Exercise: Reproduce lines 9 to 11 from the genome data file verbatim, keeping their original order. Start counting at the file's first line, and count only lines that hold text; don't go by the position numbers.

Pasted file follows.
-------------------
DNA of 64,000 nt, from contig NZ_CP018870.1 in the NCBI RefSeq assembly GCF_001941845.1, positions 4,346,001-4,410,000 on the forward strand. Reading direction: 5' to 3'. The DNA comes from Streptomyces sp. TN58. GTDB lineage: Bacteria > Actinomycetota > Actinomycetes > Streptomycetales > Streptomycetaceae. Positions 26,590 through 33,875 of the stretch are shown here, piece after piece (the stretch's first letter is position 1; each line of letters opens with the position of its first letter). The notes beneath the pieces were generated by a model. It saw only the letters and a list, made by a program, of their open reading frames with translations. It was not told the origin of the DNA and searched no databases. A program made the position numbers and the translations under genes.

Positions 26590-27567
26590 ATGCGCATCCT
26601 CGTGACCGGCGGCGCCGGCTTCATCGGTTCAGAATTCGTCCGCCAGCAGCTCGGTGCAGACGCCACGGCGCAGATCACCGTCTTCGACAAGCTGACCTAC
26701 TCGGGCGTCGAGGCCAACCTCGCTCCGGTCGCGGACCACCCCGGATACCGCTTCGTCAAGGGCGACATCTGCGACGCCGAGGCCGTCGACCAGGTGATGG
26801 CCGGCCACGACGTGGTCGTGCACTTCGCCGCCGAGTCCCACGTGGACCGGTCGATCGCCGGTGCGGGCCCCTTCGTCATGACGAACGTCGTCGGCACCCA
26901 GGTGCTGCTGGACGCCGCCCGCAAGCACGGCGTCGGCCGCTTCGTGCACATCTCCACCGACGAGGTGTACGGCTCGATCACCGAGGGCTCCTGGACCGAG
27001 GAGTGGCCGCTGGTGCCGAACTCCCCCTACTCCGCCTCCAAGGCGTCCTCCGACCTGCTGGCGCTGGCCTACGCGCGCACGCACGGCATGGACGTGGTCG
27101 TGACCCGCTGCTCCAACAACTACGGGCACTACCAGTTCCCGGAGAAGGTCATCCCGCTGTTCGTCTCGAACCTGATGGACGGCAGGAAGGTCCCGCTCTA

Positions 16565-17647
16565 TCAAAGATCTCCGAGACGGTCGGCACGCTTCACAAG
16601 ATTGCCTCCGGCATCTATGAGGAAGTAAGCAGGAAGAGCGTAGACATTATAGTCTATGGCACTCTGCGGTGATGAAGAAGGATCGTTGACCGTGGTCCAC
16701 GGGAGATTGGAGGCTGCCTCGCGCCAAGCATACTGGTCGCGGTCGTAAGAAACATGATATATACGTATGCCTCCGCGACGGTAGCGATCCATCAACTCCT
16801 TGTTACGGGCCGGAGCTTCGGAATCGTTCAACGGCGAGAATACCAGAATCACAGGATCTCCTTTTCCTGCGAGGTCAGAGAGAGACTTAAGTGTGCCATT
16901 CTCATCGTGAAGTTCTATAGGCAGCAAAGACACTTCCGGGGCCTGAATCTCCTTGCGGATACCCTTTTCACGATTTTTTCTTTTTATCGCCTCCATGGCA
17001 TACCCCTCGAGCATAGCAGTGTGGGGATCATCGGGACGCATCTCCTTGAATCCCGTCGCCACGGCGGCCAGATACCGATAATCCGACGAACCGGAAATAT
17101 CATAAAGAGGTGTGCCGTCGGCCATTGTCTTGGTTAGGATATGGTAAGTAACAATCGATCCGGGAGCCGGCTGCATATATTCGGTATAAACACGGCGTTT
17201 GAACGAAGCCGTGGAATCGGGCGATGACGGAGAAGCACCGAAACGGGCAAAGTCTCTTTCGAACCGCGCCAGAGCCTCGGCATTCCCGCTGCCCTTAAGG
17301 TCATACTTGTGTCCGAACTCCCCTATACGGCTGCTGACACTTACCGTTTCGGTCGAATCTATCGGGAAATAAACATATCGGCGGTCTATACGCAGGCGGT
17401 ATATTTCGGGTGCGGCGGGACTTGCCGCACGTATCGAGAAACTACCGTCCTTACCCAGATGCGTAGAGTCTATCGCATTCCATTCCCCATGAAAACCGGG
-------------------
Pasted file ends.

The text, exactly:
27101 TGACCCGCTGCTCCAACAACTACGGGCACTACCAGTTCCCGGAGAAGGTCATCCCGCTGTTCGTCTCGAACCTGATGGACGGCAGGAAGGTCCCGCTCTA

Positions 16565-17647
16565 TCAAAGATCTCCGAGACGGTCGGCACGCTTCACAAG